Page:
As little Hank was chewing and tugging on the electrical cords, Sophia thought to herself, “what have I gotten into?” Having a new puppy can be overwhelming at times, but it also can be one of the most rewarding experiences of your life. Dogs, in many ways, are the best of human emotions; they are pure love, loyalty, and companionship. They are the friend that you can always count on and the companion that loves you no matter what.
Puppies literally are on a different level in your house. They are low to the ground and see everything from a different perspective. Before you bring your new puppy home, think about things from its point of view. Dogs explore the world with their mouths; they naturally pick up things and chew. Think of what is within their reach that is chewable. Cardboard, wood, leather, plastic, and fabric are fun for puppies to chew. Try redirecting the chewing behavior to an appropriate toy. Hank has a squeaky lion toy, a Kong to be stuffed with food, a baby Nylabone, and a rubber ring with a rope. You may have to experiment with a variety of things, but you will find your dog’s favorite toys. Remember, the dog is just being a dog and it is up to you to protect it and train it to live in a human’s world.
Dogs are always learning. Whether you are trying to train them or not, they are always watching you and the world around them. If you pick up your phone at night and spend 20 minutes scrolling, the dog will learn that when you sit in your chair and pick up that phone, she has unsupervised free time, and this would be a good time to use the bathroom in the house.
House training can be a fun game and when it is done well, it is a great bonding experience between you and your young pup. Sophia said that one of her happiest moments with little Hank was when he first used the bathroom outside. You can make a positive connection with your new dog by giving many tiny treats throughout the day and you can accelerate training by timing the delivery of the treats and praise. Rewards reinforcing desired behaviors are most effective; punishments can cause unexpected and undesired consequences. Make it fun with plenty of rewards and plan to spend extra time with your new dog. It will be a project that will take up your time and attention. Sophia said, “You have to go through the trials of puppyhood to get a well-socialized dog. If you put in the work, you will reap the benefits.”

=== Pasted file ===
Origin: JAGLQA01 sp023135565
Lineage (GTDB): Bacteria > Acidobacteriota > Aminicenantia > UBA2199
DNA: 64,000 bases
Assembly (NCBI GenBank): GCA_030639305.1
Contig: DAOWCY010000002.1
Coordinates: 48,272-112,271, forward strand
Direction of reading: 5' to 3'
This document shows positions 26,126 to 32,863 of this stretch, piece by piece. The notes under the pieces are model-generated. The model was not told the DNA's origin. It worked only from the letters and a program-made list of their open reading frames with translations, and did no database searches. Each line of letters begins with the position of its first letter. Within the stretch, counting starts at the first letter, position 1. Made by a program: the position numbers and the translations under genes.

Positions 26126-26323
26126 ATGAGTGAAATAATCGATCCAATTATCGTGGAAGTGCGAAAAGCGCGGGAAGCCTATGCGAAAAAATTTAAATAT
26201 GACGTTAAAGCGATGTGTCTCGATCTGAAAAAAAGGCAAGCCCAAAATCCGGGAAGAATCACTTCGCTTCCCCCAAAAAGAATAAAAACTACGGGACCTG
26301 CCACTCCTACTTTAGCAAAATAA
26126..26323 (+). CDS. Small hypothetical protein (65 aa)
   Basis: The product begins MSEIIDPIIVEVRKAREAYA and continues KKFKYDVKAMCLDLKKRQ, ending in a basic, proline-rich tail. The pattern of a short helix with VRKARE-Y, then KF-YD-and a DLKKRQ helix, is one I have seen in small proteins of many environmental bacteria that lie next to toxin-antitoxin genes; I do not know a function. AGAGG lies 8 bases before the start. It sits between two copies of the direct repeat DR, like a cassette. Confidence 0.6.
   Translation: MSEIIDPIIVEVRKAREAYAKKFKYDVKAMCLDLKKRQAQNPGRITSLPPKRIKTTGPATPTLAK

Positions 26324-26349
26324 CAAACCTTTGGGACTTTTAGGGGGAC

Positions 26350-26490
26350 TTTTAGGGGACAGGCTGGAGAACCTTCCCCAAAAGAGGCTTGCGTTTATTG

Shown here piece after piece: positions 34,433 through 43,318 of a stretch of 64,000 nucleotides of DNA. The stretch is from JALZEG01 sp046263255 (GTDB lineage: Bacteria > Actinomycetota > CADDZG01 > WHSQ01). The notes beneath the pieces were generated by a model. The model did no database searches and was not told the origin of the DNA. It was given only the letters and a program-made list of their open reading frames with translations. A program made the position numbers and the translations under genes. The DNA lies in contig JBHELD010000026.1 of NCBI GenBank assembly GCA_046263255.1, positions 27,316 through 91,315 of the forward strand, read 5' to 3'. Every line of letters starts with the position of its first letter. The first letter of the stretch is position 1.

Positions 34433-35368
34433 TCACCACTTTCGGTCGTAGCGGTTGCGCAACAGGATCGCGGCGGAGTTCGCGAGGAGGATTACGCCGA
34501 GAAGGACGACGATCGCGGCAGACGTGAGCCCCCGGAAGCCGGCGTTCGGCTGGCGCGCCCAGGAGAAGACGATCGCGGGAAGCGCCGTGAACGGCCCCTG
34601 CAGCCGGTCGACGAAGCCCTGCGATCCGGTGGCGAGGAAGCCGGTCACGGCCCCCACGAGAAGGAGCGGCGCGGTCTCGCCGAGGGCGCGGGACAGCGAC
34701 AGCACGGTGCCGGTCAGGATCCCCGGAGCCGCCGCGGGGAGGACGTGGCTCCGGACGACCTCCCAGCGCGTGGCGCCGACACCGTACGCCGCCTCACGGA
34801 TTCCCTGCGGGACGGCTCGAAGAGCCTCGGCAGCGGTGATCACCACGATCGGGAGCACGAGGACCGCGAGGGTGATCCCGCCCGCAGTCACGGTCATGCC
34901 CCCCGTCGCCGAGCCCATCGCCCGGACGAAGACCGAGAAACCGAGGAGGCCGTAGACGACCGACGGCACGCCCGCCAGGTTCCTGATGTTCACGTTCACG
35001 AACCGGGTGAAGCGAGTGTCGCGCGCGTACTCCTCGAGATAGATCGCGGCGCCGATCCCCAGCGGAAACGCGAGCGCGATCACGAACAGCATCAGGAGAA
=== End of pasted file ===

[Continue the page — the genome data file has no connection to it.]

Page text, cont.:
Create a master plan. Will you travel with your new dog? Will he stay in a crate when you are gone? Where will he sleep? Plan all these things out in advance and set the routine in motion from the very start. Of course, house training is a time for bonding, but also go on walks together and take your dog places. As puppies grow, they go through certain socialization periods. They need to be exposed to many different sights, sounds, people, and places. Some puppies are shy and will need to be exposed slowly to the world, but in general it is good to take your puppy out for new experiences. Take him to the hardware store or out in public but avoid exposing him to places where a lot of other dogs have been. This can expose him to diseases that he is especially susceptible to while he is young and has not yet completed his puppy vaccines.
A veterinarian and a dog trainer can be great resources to help you even before you get your new dog. There are lots of questions and things to think about; don’t be afraid to pick the brains of people who deal with these things every day. Your puppy will need vaccinations about every three weeks until she is 16 weeks old, and those vaccines will be slightly different for each dog, depending on things like lifestyle, age, and size. Your puppy will need good-quality puppy food while she is growing and will need to be tested and treated for intestinal parasites and other parasites as well. There are many options for prevention and treatment, and it is worth a consultation with your veterinarian. Give your new dog support and training through puppyhood and she will stick with you through thick and thin, waiting patiently with a wagging tail.
Dr. Jeff Smith is a veterinarian at Danville Family Vet and has been serving the area for over 25 years. Sophia Decker is a Licensed Veterinary Technician and Hank is a Bassett Hound.